House Judiciary tweaks some flaws from needle exchange bill, sends it to full House

David Beard, The Dominion Post, Morgantown, W.Va.
·3 min read

Apr. 7—MORGANTOWN — House Judiciary on Wednesday took up the ever-morphing bill to license needle exchange programs and offered a rewrite to remove some provisions physicians and pubic health officials worried would kill the programs.

The rewrite retained changes made in House Finance and added a few more.

Deliberation progressed until an amendment was offered that would have inadvertently hamstrung the overarching harm-reduction programs needle exchanges are part of. The amendment sponsor admitted he wasn't paying attention to the expert testimony that explained the problems with his amendment.

He ultimately rewrote it into something that has no real effect and it was adopted. The bill passed in a voice vote with just a couple no votes and it heads to the House floor.

In its current form from Judiciary, SB 334 would require any needle exchange program to be licensed by Office for Health Facility Licensure and Certification (OHFLAC). Programs must set a goal of a one-for-one exchange of needles distributed and returned.

Based on committee counsel's summary of the revision, a requirement for needle exchange clients to present a valid West Virginia ID and a requirement granting a county sheriff unilateral veto power over a program were removed.

Testimony at prior committee meetings indicated the ID requirement would discourage people from participating and would defeat the program's chief purpose of preventing the spread of disease.

Under the bill, needle exchanges are part of harm-reduction programs that also include HIV, hepatitis and STD screenings ; vaccinations ; birth control ; and overdose prevention.

The needle exchange must ensure a syringe is unique to its program. To meet the one-to-one exchange goal, the program may substitute weighing for counting, with guidelines for weighing. The needle exchange must offer services at every visit by a licensed health care provider.

Chris Pritt, R-Kanawha, offered the amendment that caused a stir. His intention was to prohibit state funds supporting needle exchanges. But the wording he proposed to remove from the bill would have prevented harm-reduction programs from seeking Medicaid reimbursement for all of their services.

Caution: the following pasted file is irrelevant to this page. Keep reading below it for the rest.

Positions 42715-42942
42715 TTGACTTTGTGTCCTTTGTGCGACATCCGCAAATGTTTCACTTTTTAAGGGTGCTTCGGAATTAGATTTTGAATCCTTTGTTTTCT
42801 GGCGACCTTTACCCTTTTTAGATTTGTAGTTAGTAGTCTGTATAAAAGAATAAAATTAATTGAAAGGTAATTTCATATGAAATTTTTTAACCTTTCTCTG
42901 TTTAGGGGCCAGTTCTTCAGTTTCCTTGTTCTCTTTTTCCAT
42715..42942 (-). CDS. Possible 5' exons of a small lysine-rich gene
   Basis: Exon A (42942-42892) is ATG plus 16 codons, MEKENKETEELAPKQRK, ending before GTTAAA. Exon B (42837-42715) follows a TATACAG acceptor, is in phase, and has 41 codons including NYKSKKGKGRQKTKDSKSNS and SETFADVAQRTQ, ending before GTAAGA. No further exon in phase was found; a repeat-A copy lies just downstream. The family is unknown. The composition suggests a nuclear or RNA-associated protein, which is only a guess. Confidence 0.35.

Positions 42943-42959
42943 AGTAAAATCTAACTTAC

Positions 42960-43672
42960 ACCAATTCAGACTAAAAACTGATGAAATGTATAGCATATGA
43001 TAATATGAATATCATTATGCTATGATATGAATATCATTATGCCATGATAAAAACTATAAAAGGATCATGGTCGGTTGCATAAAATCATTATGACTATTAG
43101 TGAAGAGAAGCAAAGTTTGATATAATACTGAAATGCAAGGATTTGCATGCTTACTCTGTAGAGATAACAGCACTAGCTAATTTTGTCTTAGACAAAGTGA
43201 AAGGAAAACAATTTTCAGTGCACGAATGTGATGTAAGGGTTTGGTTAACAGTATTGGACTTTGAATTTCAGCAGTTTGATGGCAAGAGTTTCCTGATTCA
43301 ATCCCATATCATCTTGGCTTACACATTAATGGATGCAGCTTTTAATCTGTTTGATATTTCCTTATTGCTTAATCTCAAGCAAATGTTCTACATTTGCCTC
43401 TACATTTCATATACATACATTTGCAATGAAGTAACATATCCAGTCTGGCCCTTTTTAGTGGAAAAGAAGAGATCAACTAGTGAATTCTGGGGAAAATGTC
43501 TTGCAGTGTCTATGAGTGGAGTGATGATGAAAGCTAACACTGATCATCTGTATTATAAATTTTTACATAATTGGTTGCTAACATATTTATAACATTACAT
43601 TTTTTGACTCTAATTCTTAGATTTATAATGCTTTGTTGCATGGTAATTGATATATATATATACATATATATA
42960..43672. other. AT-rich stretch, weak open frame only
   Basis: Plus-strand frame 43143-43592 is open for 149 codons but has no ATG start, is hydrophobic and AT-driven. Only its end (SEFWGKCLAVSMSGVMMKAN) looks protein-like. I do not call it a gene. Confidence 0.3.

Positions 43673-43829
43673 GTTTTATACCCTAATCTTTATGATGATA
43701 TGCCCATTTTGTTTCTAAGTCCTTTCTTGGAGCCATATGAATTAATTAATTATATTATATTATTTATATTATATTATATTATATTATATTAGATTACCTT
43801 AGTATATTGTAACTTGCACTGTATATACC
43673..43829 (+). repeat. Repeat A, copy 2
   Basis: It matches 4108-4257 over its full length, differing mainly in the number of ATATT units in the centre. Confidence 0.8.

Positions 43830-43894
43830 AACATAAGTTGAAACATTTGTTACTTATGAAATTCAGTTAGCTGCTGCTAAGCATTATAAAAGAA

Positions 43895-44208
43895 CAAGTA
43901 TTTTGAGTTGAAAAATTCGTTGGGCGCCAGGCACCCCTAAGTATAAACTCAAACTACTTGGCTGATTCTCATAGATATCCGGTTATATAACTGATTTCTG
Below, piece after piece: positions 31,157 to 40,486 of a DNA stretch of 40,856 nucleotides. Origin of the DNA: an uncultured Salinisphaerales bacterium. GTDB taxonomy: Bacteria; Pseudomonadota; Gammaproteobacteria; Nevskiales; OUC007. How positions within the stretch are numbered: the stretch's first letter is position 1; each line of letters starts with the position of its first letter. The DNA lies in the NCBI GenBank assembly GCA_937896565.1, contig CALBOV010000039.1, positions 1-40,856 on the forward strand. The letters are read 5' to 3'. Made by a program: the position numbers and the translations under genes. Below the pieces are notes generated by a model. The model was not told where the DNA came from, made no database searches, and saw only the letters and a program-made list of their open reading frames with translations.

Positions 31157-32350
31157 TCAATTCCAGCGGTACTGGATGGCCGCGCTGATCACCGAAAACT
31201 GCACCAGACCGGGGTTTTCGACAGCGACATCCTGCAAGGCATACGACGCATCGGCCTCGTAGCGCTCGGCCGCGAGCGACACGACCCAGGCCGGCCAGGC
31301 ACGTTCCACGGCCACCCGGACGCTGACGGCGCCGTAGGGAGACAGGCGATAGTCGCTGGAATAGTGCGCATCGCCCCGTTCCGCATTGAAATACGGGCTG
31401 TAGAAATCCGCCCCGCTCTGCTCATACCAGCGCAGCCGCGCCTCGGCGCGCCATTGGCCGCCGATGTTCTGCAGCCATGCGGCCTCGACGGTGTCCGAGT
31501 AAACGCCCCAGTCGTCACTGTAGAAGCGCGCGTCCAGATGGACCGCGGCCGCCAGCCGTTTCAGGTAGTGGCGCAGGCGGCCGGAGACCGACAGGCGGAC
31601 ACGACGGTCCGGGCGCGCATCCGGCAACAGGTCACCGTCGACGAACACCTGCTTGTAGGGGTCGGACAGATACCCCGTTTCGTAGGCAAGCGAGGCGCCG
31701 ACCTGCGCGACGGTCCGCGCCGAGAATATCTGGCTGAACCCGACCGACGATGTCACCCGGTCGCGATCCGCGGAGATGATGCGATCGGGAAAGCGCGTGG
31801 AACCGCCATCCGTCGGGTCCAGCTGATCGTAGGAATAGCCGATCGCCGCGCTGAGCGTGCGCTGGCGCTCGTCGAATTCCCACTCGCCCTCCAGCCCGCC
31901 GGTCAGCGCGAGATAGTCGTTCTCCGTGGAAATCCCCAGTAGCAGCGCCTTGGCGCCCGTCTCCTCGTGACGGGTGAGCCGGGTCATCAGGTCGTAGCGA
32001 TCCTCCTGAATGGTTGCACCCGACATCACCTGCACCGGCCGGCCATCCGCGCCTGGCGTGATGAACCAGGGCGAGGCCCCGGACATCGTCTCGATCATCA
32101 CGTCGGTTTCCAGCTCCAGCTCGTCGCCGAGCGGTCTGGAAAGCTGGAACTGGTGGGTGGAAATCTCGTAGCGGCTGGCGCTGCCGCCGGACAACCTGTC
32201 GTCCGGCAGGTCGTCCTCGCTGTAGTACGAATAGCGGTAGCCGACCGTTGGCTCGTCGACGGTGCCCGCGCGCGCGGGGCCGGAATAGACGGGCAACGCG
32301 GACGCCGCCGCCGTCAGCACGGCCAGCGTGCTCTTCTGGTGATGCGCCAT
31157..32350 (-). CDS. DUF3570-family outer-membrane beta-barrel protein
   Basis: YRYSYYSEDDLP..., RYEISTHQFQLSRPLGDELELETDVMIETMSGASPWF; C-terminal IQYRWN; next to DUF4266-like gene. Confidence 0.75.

Dr. Catherine Slemp, former state health officer and public health commissioner, representing the West Virginia State Medical Association, appeared and verified that the amendment would have the broad, unintended effect pointed out by Delegate Mike Pushkin, D-Kanawha.

Needle exchanges don't bill clients or Medicaid for their services, she said. They cost about $100, 000 to $300, 000 per year to run and easily recoup their cost in preventing a single case of HIV, which costs the state $500, 000 over the lifetime of a patient. Endocarditis, an illness acquired through un-sterile needles, costs about $53 million per year. Hepatitis C costs $120 million per year.

Pritt admitted he didn't hear any of that because he was trying to rewrite the amendment. His rewrite specifically prohibited any state money going to needle exchanges, which as Slemp said, never happens anyway. Pushkin pointed that out in voting against it, but the amendment succeeded.

In discussion before the final vote, Pushkin said needle exchanges have one goal—preventing disease spread. The bill arose because some people don't understand what the programs are about and fear them. "It's an emotional reaction to something we're very uncomfortable with." It some places, the programs have been politicized but they're better overseen by local governments.

Committee vice chair Tom Fast, R-Fayette, defended the bill saying it provides strict licensing and protocols, which needle exchanges have not had to this point.

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